glycemic index

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gly·ce·mic index

A numerical index given to a carbohydrate-rich food that is based on the average increase in blood glucose levels occurring after the food is eaten.

[From glycemia, presence of glucose in the blood : glyc(o)- + -em(ia) + -ic.]
American Heritage® Dictionary of the English Language, Fifth Edition. Copyright © 2016 by Houghton Mifflin Harcourt Publishing Company. Published by Houghton Mifflin Harcourt Publishing Company. All rights reserved.
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The results showed that 'the consumption of pasta in the context of a low-GI dietary patterns does not cause harm and may even lead to spontaneous weight loss.' The researchers concluded that it was not pasta alone that made the participants lose weight; their low GI diet was also a factor.
So contrary to concerns, perhaps pasta can be part of a healthy diet such as a GI diet,' said lead author John Sievenpiper.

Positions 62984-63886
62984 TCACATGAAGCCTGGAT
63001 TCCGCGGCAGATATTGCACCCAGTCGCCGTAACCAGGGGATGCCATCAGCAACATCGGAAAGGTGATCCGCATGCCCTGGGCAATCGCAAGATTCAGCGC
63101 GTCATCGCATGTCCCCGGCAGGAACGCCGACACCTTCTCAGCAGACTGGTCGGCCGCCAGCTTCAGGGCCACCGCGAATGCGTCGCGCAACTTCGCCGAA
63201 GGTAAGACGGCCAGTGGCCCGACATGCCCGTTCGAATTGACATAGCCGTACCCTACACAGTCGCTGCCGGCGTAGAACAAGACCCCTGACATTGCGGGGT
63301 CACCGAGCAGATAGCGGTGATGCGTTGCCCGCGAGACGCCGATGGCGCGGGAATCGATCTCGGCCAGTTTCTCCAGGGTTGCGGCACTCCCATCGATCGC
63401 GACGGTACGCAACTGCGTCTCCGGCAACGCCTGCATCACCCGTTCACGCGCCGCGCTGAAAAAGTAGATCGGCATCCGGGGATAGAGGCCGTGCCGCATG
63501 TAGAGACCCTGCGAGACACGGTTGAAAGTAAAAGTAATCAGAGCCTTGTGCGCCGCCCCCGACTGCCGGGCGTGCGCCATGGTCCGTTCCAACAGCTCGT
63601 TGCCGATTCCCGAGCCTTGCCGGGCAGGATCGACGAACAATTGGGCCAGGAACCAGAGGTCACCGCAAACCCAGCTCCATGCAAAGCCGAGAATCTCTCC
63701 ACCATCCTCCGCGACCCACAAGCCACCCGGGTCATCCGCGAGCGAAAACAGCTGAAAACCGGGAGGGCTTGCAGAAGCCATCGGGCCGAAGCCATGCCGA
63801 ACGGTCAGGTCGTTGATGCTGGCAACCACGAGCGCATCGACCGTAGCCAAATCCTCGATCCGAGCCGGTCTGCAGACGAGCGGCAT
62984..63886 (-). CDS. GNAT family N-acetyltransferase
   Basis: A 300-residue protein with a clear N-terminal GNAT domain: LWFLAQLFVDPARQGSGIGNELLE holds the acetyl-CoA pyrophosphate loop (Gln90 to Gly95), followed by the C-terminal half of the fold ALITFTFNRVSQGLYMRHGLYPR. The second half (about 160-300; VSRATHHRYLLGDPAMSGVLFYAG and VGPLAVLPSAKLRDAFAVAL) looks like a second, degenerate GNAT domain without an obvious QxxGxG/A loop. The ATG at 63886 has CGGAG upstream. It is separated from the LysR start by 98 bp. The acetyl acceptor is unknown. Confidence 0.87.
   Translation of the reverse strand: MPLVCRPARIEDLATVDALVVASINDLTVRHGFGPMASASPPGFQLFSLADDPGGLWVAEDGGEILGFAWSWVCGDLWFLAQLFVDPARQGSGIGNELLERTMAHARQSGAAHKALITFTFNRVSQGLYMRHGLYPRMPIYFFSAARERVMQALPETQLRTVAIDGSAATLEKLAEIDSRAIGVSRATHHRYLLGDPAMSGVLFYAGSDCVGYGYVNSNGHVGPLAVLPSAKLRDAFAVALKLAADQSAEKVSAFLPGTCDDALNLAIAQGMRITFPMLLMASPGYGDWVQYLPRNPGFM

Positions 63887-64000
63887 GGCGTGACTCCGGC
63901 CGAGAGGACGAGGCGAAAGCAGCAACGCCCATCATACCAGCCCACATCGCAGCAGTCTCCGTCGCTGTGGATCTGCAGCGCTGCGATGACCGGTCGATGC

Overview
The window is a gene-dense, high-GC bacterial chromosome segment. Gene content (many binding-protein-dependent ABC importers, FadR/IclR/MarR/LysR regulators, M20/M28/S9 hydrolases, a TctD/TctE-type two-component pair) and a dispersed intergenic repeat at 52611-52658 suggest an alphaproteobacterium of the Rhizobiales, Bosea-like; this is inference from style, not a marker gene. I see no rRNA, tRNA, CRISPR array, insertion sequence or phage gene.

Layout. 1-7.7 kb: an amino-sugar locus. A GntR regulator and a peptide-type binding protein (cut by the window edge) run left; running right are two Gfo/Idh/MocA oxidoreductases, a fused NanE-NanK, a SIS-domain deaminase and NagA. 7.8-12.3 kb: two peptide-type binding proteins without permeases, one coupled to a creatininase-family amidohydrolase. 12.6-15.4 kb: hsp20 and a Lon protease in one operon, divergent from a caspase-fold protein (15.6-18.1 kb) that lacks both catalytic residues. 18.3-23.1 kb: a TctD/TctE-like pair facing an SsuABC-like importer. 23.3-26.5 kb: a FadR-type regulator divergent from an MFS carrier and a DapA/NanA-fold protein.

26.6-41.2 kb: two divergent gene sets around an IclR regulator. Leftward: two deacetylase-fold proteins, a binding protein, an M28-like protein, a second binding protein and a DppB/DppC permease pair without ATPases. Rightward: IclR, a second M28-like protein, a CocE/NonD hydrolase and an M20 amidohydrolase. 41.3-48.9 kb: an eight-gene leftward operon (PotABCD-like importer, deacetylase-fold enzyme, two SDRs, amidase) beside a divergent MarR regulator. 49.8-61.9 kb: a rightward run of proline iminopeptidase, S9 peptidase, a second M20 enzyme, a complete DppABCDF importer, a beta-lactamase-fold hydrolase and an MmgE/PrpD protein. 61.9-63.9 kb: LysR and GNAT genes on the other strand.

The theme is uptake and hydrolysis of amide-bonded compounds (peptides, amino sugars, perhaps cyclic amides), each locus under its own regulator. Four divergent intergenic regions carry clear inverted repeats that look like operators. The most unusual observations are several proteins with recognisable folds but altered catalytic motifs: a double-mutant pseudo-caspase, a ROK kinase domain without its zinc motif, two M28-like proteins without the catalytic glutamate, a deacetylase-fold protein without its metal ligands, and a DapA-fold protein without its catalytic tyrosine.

Q A friend has managed to control her diabetes by following a "GI diet." Can you shed light on what she means, since I don't think she is referring to the "Meals Ready to Eat" used by the military!
I decided to try the Low GI Diet, designed to banish cravings and keep me fuller longer, the Flat Belly and the Low Sugar plans.
I flirted with the GI Diet but surrendered when I discovered it didn't come with a big hunky American marine making my muesli in the mornings.
EN sifts through the science in order to answer your most pressing questions about the GI diet.
The Low GI Diet Revolution: The Definitive Science-based Weight Loss Plan, Brand-Miller et al., 2005, Marlowe & Company, New York, NY
After adjusting for diabetes, age, gender and other factors, the study authors found that participants with the highest GI intake were 77 percent more likely to develop cataract than those with the lowest GI diet.
The acne of the boys on the higher protein low GI diet improved dramatically by more than 50%.
She previously attended a Weight Watchers group in North Shields but later started the GI diet which she found suitable for her daughter after she developed diabetes.
And no, it's not the GI diet or the Nicole Richie starvation diet.
David Jenkins, professor of Nutrition at the University of Toronto who pioneered the concept of GI, says that carbohydrates are digested and absorbed in the "first 2 feet of the small intestine rather than in the 22 feet that nature gave us." The advantages of following a low GI diet are reported to be lower risks of developing cardiovascular and type 2 diabetes related complications (Ebbeling et al., 2005).